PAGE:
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The constant flux of Mew2King

Genesis. What an appropriate name for the first tournament Adam “Armada” Lindgren would play in the United States. Once upon a time Armada was the actual underdog when going into a set, and Genesis was the first of many in which he would beat Jason “Mew2King” Zimmerman.

Mew2King was once the King of Smash, inheriting the throne from the original, Ken “Ken” Hoang. After the reign of Ken, Mew2King rose from the triumvirate of himself, Christopher “PC Chris” Szygiel and Daniel “Korean DJ Jung” and dominated the tournament scene. He was the king; he changed the way people viewed the game and pushed the boundaries of what was possible.

During that time, mostly referred as the Dark Ages, Super Smash Bros Brawl came out and effectively killed the Melee tournament scene for a short while. Mew2King played Brawl, and became the best player at that as well. Combined with his perfectionist approach to the game, he also brought with him new ideas from playing Brawl. He was the guy that would sit in his room, perfecting combos on the AI and theorizing perfect punished on all options. He wasn’t afraid to play Donkey Kong on Final Destination to chain grab and up air juggle Fox. He wasn’t afraid to camp the ledge with Sheik or Marth, punishing one small mistake with his flowchart-like approach to edge guarding.

As Melee slowly emerged from its Dark Ages, and a new wave of top players approached, M2K was at the top of the standings, and joined the new ranks of the gods of Melee. However, one thing stood out, and it seemed to be a very strange anomaly: Mew2King seemingly could not beat Armada. If you were to look at all the sets between the gods, nothing is quite like the Mew2King and Armada matchup. Going into last month’s Smash Summit 2, Armada was a staggering 11-0 against Mew2King.

Not only was Armada the favorite to win Smash Summit 2, but it is usually surprising somebody beats him, even in winner’s bracket. So when Mew2King swept Armada 3-0, “The Return of the King” chants were appropriate. Adding another layer to M2K’s victory was the fact that he used Marth, Mew2King’s most Iconic character.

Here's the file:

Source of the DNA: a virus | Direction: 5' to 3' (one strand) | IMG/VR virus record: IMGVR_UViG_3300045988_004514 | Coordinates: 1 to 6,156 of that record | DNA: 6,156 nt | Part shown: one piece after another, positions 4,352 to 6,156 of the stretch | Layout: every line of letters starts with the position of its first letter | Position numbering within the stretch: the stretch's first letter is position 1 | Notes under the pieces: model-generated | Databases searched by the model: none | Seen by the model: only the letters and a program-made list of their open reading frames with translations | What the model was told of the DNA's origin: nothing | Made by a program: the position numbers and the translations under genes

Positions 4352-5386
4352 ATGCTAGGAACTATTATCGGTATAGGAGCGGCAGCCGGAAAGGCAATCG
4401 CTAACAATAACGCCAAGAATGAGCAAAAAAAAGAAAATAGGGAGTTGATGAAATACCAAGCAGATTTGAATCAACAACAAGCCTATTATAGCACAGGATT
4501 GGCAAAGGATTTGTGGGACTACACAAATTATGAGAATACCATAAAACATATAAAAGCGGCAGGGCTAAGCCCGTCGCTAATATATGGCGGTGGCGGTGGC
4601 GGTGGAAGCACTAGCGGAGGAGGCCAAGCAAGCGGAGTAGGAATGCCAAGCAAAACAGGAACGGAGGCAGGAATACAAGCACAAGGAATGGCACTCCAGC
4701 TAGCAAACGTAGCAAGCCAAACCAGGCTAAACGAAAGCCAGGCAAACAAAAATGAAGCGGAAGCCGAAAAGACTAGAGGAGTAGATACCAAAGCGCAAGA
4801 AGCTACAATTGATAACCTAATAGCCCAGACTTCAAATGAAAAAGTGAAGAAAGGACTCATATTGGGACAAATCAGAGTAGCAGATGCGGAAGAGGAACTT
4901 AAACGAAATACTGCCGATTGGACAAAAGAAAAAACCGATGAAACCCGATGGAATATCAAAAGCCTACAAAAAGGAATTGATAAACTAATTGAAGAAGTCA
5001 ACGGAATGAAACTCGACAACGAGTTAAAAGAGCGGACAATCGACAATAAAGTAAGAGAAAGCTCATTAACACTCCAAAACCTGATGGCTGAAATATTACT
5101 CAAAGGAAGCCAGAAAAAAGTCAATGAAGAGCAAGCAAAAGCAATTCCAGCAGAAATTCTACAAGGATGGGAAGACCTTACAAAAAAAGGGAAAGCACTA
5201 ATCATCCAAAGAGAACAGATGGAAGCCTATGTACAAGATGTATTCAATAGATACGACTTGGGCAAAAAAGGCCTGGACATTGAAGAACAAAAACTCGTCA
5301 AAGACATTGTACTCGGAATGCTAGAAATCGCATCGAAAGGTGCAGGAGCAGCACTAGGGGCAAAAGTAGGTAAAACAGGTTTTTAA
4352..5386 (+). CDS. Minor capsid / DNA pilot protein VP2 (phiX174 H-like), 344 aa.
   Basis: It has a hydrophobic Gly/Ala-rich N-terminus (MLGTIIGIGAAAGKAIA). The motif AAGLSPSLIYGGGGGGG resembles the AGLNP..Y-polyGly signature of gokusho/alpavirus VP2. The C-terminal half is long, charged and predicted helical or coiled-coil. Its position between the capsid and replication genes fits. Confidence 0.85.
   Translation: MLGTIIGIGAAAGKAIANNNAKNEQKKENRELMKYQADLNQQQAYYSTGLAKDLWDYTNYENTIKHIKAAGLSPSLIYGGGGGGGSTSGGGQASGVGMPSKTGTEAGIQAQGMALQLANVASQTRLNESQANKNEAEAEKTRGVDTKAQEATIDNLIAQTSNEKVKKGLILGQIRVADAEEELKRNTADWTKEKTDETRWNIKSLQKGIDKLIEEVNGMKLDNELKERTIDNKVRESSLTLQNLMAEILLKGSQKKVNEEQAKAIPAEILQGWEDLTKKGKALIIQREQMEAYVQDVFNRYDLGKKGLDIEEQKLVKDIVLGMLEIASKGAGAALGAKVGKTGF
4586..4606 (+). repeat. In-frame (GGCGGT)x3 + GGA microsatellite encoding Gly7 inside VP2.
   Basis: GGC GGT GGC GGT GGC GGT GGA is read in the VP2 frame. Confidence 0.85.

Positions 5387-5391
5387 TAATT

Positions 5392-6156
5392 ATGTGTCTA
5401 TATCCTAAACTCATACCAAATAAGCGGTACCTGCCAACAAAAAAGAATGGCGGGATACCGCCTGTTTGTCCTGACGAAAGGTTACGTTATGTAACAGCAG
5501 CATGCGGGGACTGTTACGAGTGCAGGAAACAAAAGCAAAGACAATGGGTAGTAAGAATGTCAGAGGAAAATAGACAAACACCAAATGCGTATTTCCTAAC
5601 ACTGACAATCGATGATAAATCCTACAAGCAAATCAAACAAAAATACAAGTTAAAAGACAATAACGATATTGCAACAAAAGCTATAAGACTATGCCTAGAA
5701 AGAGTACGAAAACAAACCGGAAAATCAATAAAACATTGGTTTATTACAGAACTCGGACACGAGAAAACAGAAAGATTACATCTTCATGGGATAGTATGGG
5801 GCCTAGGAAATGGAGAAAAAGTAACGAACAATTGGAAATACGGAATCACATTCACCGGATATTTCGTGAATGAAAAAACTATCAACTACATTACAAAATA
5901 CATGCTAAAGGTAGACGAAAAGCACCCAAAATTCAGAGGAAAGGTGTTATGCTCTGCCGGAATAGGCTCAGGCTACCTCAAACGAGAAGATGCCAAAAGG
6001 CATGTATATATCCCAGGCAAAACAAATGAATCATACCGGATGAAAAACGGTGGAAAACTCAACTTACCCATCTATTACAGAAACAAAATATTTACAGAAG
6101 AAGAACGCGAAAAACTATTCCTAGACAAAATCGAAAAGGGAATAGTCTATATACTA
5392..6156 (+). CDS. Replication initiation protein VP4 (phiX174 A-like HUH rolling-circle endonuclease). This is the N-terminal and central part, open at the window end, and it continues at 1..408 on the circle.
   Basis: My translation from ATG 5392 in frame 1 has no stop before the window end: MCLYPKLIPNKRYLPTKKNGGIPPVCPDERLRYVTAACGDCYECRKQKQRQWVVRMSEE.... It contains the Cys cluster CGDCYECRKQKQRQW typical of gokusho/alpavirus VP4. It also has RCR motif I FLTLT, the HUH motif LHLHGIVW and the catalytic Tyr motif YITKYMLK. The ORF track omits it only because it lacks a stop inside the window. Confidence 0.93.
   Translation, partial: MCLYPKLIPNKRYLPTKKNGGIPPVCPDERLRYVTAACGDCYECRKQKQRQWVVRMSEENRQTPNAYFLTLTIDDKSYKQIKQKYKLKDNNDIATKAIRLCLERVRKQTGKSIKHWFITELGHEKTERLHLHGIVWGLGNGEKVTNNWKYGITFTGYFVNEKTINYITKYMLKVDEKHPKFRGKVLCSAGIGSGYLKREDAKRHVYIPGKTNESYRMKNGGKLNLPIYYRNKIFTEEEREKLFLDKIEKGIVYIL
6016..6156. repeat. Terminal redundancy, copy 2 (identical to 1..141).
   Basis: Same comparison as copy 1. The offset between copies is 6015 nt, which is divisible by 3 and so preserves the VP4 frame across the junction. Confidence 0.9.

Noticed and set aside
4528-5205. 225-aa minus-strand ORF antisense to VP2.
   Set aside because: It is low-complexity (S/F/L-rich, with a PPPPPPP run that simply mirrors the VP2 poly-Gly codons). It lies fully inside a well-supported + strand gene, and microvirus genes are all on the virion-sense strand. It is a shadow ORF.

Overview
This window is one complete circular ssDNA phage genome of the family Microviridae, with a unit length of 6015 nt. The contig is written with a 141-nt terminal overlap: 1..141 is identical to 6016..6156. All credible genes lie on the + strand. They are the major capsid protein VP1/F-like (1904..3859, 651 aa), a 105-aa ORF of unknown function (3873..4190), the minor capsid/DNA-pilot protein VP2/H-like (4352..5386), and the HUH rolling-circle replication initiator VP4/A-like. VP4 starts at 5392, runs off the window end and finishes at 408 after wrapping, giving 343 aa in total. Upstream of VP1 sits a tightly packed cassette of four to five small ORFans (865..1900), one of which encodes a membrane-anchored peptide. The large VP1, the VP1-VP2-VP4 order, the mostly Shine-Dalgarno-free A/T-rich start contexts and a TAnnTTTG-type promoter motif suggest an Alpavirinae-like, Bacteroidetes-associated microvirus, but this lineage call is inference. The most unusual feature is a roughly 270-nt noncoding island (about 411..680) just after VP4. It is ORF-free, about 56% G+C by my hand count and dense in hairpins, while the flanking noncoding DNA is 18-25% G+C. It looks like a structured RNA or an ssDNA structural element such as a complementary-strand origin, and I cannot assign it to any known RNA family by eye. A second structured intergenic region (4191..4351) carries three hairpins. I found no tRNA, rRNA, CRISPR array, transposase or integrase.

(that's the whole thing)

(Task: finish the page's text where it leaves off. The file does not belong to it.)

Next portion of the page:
The elation of finally defeating an opponent who had such a hold over Mew2King was short lived.

Mew2King was quick to return to social media, tweeting about his feelings after the loss. It is something Mew2King fans are used to and something Mew2King is famous for. He has publicly talked about feelings of depression and a lack of motivation. Things fall apart fast after a loss, even if it’s to the best or second best player in the world, as was the case with a semifinal defeat to Juan “Hungrybox” Debiedma at Smash Summit 2.

Hungrybox used to be considered the “gatekeeper” of the “five gods” of Melee, a place that now seems to be reserved for Mew2King. In a previous interview with Hungrybox, he talked about how he worked hard to change his mindset. He continuously said that having a clear mind, and has even gone to employ his long time friend as a mentor and analyst.

“If I have the right mindset, I can access all those tools,” Hungrybox said in an April 14 interview. “The more flustered I am, if I have a bad mindset, those tools are foggy or hazy. I can’t remember what they are. Clarity is very important there.”

Mew2King needs to do the same.


He’s had a rocky relationship in the past with sponsors. It’s seemed like everything he touched went bad. His previous sponsorships included Clash Tournaments, Play 4 Keeps, and Empire Arcadia, all eventually ending in controversy, stating that Play 4 Keeps was a total scam. Empire Arcadia had controversy around founder Isaiah “Triforce” Johnson not making tournament payouts. Mew2King eventually began being sponsored by MVG, his current sponsor, of which he’s a part owner.

People were skeptical at first, as their first tournament, MVG Sandstorm in April 2015, was shaky. The stream had a lot of technical issues and long wait times between sets. Mew2King even was disqualified, and rumors swirled that he was angry about his seed placement. (M2K later said that it was due to confidence issue because at the time he was playing a lot more of Smash 4 than Melee, but this really didn’t help anything). Then, the icing of the cake came when the power went out on the TV and GameCube. Many rumors flew about what was the cause, but nothing was ever confirmed. All of those instances have added up to really question Mew2King’s sponsorship decisions.

Esports organizations have picked up many smashers. Tempo Storm, CLG, TSM, Cloud9, Team Liquid, etc. are all legitimate esports organizations and probably wouldn’t think twice at the prospect of having Mew2King, one of the oldest and best smashers of all time. He needs someone to help him get through the mindset struggles when he loses matches. Mew2King has the potential to compete with the best, as shown against  Armada, but he limits himself. It has been a long-time problem that hasn’t gotten better. He needs a true support staff to help him. Maybe, if that all gets done, we will eventually see the return of the king.

Photos by Chris Bahn/DreamHack.


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